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International Criminal Court Deserves Better-EU Ministers :: Uganda Radionetwork

International Criminal Court Deserves Better-EU Ministers

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A number of European Foreign Ministers say the International Criminal court has proven its effectiveness in effort to end impunity but it deserves to do better in future.
18 Jul 2015 07:56
Dominic Ongwen at his first appearance on 26 January 2015 International Criminal Court in The Hague. Credit ICC-CPI

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The Ministers in a joint statement on the occasion to celebrate International Justice Day say there need to judge the court by its achievements. They say international criminal Justice remains a work in progress.

The Ministers who include Norwegian Foreign Affairs Minister, Børge Brende say the Court frequently has to navigate political minefields as it investigates those most responsible for atrocity crimes, while upholding the highest standards of due process and giving countless victims a voice.

The International Criminal Court was founded in on 17th July 1998 as a milestone in the fight against impunity for the worst crimes known to mankind: genocide, crimes against humanity, war crimes and the crime of aggression.

The ministers say the International Criminal Court\'s deterrent effect has been empirically demonstrated with some potential perpetrators shying away from committing crimes.

Twelve warrants of arrest issued by the International Criminal Court remain unexecuted. This includes the one against President Al Bashir of Sudan, who has yet to answer for crimes that continue to terrorize the civilian population of Darfur.

Uganda was among the first countries to refer suspects to International criminal Court.

The cases The Prosecutor v. Joseph Kony, Vincent Otti, and Okot Odhiambo and The Prosecutor v. Dominic Ongwen are currently being heard before Pre-Trial Chamber II.

Five warrants of arrest have been issued against [the] five top members of the Lords Resistance Army (LRA).

Following the confirmation of the death of Mathew Lukwiya, the proceedings against him have been terminated.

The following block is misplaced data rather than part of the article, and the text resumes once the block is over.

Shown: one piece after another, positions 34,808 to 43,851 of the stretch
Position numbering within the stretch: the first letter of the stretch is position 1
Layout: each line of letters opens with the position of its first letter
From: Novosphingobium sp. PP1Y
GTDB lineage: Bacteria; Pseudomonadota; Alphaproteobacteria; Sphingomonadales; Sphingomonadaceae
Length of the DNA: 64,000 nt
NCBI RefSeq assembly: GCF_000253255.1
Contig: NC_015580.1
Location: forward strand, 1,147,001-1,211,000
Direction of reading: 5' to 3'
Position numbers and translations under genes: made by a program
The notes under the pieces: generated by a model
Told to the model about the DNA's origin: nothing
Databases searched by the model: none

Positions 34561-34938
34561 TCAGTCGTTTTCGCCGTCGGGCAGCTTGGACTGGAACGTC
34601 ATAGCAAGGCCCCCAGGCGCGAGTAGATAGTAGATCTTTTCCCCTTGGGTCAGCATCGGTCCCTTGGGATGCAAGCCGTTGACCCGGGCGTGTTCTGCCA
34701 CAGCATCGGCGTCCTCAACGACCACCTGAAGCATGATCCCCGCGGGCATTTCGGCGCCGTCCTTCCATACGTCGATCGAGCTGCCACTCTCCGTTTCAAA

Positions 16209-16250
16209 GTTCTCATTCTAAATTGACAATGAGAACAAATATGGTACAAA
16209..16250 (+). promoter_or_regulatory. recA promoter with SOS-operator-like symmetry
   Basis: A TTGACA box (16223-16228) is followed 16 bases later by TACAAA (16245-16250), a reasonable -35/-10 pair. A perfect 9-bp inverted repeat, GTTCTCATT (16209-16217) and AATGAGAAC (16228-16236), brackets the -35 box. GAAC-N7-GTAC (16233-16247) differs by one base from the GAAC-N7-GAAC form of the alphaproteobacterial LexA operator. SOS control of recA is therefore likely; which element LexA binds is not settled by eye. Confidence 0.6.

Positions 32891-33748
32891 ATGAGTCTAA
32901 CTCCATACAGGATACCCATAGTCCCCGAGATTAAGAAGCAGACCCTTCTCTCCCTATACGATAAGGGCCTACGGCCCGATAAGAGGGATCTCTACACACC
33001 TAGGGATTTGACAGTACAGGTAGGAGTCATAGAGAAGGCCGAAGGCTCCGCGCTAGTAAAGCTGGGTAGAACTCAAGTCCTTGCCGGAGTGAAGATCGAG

On 16 January 2015, Dominic Ongwen was surrendered to the ICC\'s custody and transferred to the court\'s detention Centre on 21 January 2015.

His initial appearance before the single Judge of Pre-Trial Chamber II took place on 26 January 2015. The opening of the confirmation of charges hearing in respect of Dominic Ongwen is scheduled for 21 January 2016. On 6 February 2015, Pre-Trial Chamber II severed the proceedings against Dominic Ongwen from Joseph Kony and others.

Thomas Lubanga Dyilo, Germain Katanga and Bosco Ntaganda are currently in the custody of the International criminal court in relation to atrocities allegedly committed in Democratic Republic of Congo. 

The European Ministers called on fellow politicians and on all citizens to use their voices to help  join the International Criminal Court  to end cycles of violence through the rule of law.

Meanwhile in  2-1 decision, the International Criminal Court on Thursday ordered its chief prosecutor Fatou Bensouda to consider opening a full criminal investigation into war crimes allegations against Israeli Defense Force  personnel relating to the 2010 Mavi Marmara flotilla, just seven months after she had closed the file.

The Court  told Bensouda she should have considered more seriously the possibility that the deaths of those killed by the Israeli Defense Force  in the incident were “systematic or resulted from a deliberate plan or policy to attack, kill or injure civilians.

The decision puts the  International Criminal Court ICC the closest it has ever been to intervening directly in the Israeli-Arab conflict.

IsraeliPrime Minister Benjamin Netanyahu lashed out at the decision saying at a time when, in Syria, Assad slaughters hundreds of thousands of his own people, Iran sending  hundreds to death, and Hamas using  children as human shields in Gaza, the court  chose to deal with Israel for cynical political reasons.

Undersigned by the following Ministers:

Jean Asselborn, Minister of Foreign and European Affairs of Luxembourg

Julie Bishop, Minister for Foreign Affairs of Australia

Børge Brende, Minister for Foreign Affairs of Norway

Didier Burkhalter, Head of the Federal Department of Foreign Affairs of Switzerland

Karl Erjavec, Deputy Prime Minister and Minister of Foreign Affairs of Slovenia

Aurelia Frick, Minister of Foreign Affairs of Liechtenstein

Kristian Jensen, Minister of Foreign Affairs of Denmark

Sebastian Kurz, Minister of Foreign Affairs of Austria

Manuel González Sanz, Minister for Foreign Affairs of Costa Rica

Timo Soini, Minister for Foreign Affairs of Finland

Gunnar Bragi Sveinsson, Minister for Foreign Affairs of Iceland

Pelonomi Venson-Moitoi, Minister for Foreign Affairs of Botswana

Margot Wallström, Minister for Foreign Affairs of Sweden

Lubomír Zaorálek, Minister for Foreign Affairs of the Czech Republic

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